• Forensic Computer Analyst – Instead of administering cybersecurity solutions, you can help law enforcement determine how a breach may have occurred. 

You may also be able to use your experience to design security software, consult on organizational security, or work as an “ethical hacker” (testing a company's weak spots with permission).

Differences Between Computer Science and Cybersecurity

As cybersecurity is a branch of computer science, the two share certain features. Both focus on implementing technology, programming languages and creative problem-solving to achieve their goals. The two fields interact closely with one another.

However, cybersecurity is narrower in scope than computer science. The emphasis is solely on mitigating or analyzing security threats. On the other hand, computer science could involve software testing, database architecture or web development. All of these tasks may incorporate cybersecurity, but they’re not a part of the discipline.

Should You Pursue Computer Science or Cybersecurity?

If you aspire to design software or innovate computing technology, a computer science degree is likely what you need to succeed.

But if you’re considering a career in cybersecurity, you may want to consider pursuing computer science as an undergraduate then pursuing cybersecurity after graduation, either with a master’s degree program or certificate program. A background in computer science is advantageous to security experts, but additional schooling will be needed to work in the field.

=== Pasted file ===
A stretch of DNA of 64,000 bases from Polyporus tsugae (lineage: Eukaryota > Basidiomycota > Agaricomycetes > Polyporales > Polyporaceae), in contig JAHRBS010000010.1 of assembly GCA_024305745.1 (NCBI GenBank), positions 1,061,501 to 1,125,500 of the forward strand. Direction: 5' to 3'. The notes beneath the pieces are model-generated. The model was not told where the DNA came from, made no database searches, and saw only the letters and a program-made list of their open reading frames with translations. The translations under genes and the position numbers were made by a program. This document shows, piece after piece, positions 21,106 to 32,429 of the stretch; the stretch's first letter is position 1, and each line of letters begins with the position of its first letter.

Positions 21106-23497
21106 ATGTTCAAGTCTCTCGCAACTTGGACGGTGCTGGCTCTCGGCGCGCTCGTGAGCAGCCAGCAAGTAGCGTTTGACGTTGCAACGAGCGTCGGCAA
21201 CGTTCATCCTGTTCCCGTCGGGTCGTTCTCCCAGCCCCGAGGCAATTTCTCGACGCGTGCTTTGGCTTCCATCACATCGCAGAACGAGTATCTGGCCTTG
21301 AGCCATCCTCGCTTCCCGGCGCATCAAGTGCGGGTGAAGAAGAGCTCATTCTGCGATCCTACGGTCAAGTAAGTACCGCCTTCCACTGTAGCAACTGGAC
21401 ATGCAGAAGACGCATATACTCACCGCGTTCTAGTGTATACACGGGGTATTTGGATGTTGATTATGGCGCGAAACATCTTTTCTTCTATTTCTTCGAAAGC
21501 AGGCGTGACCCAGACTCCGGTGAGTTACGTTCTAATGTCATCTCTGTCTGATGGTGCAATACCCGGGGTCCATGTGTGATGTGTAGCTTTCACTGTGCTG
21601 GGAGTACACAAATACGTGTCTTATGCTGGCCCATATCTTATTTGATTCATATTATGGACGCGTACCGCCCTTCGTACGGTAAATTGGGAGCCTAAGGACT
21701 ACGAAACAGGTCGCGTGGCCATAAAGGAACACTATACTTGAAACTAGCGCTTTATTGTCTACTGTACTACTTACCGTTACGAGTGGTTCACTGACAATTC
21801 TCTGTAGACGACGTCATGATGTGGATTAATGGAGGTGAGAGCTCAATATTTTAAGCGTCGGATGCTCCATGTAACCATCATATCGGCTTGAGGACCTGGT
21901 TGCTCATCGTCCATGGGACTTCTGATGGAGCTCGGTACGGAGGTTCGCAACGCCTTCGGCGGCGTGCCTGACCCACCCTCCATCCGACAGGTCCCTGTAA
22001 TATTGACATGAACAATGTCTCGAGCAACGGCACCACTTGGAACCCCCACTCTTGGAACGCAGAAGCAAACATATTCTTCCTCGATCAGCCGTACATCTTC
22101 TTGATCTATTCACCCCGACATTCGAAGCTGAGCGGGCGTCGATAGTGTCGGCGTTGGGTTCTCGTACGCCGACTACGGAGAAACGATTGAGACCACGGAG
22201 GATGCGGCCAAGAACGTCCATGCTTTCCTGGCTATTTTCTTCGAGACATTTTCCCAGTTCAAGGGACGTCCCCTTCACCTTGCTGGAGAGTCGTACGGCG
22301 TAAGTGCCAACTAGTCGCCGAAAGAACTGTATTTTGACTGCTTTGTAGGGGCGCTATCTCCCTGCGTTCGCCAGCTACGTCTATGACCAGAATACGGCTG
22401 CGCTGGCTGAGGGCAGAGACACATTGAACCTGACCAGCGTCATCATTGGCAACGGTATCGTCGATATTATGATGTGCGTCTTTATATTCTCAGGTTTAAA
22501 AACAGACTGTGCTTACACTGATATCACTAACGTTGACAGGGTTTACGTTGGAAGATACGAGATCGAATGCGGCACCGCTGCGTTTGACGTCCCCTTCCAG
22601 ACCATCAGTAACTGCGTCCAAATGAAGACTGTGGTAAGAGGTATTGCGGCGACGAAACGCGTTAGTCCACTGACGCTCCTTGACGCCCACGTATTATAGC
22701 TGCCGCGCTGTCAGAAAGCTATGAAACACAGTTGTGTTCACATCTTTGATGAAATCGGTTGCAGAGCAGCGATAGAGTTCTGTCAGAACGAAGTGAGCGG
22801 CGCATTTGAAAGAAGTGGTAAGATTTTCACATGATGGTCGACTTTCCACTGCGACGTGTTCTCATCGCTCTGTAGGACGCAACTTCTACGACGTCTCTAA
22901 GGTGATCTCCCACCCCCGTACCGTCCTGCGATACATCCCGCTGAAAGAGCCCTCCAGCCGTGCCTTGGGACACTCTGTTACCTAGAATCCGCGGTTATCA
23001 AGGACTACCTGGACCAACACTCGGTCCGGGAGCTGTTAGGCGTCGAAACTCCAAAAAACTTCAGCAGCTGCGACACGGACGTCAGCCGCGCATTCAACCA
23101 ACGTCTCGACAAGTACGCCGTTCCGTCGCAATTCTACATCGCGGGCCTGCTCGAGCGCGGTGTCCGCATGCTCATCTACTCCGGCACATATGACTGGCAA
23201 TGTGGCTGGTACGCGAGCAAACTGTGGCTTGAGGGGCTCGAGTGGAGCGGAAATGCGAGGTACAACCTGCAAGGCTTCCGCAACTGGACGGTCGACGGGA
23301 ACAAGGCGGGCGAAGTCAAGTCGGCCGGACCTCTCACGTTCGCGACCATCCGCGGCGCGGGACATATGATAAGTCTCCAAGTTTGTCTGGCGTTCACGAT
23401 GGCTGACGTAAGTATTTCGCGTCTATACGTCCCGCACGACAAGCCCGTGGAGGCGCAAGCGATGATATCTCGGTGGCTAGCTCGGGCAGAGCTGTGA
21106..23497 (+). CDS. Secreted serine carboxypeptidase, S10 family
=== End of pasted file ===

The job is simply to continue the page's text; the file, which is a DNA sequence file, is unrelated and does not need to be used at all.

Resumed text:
Wherever you begin, you need to find a great school to give you the best chance to succeed. Look for a school like North Central College. Start your STEM journey today by finding out more about  the North Central College computer science degree program.

Jacob Imm is a communications specialist in the North Central College Office of Marketing and Communications. He has 11 years of collegiate communications experience and has worked with hundreds of college students. He has a bachelor’s degree from the University of Notre Dame and a master’s degree from Northern Illinois University. 



Bureau of Labor Statistics, U.S. Department of Labor. Why computer occupations are behind strong STEM employment growth in the 2019–29 decade. Beyond the Numbers. 19 Jan. 2021.

Bureau of Labor Statistics, U.S. Department of Labor. Computer Programmers. Occupational Handbook. 8 Sept. 2021.

Bureau of Labor Statistics, U.S. Department of Labor. Web Developers and Digital Designers. Occupational Handbook. 8 Sept. 2021.

Bureau of Labor Statistics, U.S. Department of Labor. Computer and Information Research Scientists. Occupational Outlook Handbook. 8 Sept. 2021.

Bureau of Labor Statistics, U.S. Department of Labor. Information Security Analysts. Occupational Outlook Handbook. 8 Sept. 2021.

Glassdoor. Digital Forensics Analyst Salaries. How much does a Digital Forensic Analyst make? 4 Nov. 2021.